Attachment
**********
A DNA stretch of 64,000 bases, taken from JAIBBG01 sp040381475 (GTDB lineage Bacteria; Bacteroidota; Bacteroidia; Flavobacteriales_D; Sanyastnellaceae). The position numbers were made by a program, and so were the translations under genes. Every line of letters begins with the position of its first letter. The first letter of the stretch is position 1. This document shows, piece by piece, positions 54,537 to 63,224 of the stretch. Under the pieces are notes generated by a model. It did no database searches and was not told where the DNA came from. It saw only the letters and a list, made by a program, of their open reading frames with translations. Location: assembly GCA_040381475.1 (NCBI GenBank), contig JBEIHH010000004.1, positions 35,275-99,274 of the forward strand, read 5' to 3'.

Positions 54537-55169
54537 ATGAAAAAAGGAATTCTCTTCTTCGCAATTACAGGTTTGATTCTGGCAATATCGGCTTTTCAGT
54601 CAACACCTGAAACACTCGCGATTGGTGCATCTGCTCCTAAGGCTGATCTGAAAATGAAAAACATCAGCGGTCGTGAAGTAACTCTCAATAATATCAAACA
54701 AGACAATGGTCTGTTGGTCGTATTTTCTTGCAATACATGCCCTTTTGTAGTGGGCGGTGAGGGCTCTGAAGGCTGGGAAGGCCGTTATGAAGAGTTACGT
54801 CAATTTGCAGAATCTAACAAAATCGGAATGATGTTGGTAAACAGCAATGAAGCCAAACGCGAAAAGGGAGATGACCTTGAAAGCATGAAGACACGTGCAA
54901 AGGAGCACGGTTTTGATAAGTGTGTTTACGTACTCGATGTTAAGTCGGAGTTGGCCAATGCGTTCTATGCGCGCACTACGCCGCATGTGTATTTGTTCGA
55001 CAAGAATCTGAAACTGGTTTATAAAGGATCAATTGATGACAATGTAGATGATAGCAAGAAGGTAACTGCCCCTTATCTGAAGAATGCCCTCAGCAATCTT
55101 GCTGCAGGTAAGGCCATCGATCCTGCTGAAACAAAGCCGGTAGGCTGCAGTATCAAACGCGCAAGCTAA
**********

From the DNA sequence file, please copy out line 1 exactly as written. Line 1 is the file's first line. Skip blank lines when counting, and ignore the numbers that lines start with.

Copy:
A DNA stretch of 64,000 bases, taken from JAIBBG01 sp040381475 (GTDB lineage Bacteria; Bacteroidota; Bacteroidia; Flavobacteriales_D; Sanyastnellaceae). The position numbers were made by a program, and so were the translations under genes. Every line of letters begins with the position of its first letter. The first letter of the stretch is position 1. This document shows, piece by piece, positions 54,537 to 63,224 of the stretch. Under the pieces are notes generated by a model. It did no database searches and was not told where the DNA came from. It saw only the letters and a list, made by a program, of their open reading frames with translations. Location: assembly GCA_040381475.1 (NCBI GenBank), contig JBEIHH010000004.1, positions 35,275-99,274 of the forward strand, read 5' to 3'.